An award-winning Sheffield volunteer facing deportation to Zimbabwe has been given a temporary reprieve.
Victor Mujakachi has lived in the UK since 2003 and has been seeking asylum here since 2008, when the Zimbabwe government, of which he has been a vocal critic, issued a warrant for his arrest.
He and his supporters fear his safety would be at risk were he forced to returned to his birth country, especially given the recent crackdown on protesters there, with Amnesty International accusing the Zimbabwe government of using ‘the most brutal tactics imaginable’.
Gill Furniss, MP for Sheffield Brightside and Hillsborough, who is supporting Mr Mujakachi, today revealed she and fellow protesters had secured a guarantee he would not be removed from the UK in the next three months.
But she said he was still being detained by the Home Office and she was working to secure his release.
The breakthrough comes after more than 7,500 people signed a petition demanding Mr Mujakachi’s release.
Ms Furniss said: “I am incredibly pleased that following my interventions with the Home Office and a petition of over 7500 people we have now secured a three month window in which Victor will not be removed from the UK. However, Victor remains detained at Morton Hall and work to release him is continuing.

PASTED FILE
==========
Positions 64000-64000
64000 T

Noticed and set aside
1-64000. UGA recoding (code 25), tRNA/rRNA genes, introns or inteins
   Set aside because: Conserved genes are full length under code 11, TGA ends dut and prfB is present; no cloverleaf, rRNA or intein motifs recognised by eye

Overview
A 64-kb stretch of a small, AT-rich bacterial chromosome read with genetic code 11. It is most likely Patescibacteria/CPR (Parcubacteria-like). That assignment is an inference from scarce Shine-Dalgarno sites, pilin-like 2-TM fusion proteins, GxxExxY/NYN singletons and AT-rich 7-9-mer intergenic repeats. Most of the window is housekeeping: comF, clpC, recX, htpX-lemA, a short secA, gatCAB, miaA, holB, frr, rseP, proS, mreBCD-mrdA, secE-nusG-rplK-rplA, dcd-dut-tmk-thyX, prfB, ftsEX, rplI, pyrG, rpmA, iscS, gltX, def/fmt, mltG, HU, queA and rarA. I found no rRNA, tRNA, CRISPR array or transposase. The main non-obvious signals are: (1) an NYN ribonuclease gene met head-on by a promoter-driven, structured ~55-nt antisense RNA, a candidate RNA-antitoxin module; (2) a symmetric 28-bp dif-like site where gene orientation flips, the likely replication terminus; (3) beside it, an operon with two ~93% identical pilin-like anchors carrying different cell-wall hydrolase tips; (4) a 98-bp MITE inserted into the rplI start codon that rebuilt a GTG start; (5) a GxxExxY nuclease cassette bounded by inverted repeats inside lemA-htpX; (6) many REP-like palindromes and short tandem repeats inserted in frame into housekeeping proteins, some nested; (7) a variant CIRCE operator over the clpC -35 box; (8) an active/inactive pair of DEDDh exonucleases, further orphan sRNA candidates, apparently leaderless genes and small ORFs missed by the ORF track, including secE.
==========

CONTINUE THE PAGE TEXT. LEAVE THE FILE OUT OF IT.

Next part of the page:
“The outpouring of support for such a valued member of our community has been amazing and has played no small part in ensuring that, for now, Victor is safe. My team and I will be working over the coming weeks to help Victor return to his family and secure his future in Sheffield.”
Mr Mujakachi volunteers for a number of good causes in his home city, including running ASSIST Sheffield’s night shelter for asylum seekers with nowhere else to sleep, and has won a clutch of awards for his volunteering.
Lyndsey McLellan, who works for the charity and launched the petition to free him, said she was pleased by news of the progress but she remained concerned about Khuzani Ndlovu, another Zimbabwean who was detained in Sheffield yesterday.
She had previously told how both detainees remained in ‘good spirits’ and were ‘humbled’ by the support they had received.
The Home Office has not commented specifically on Mr Mujakachi’s case but said in a statement: “The UK has a proud history of granting asylum to those who need our protection.
“Where a decision has been made that a person does not require international protection removal is only enforced when we and the courts conclude that it is safe to do so, with a safe route of return.”
To view the petition, visit www.change.org/p/home-office-free-victor-mujakachi.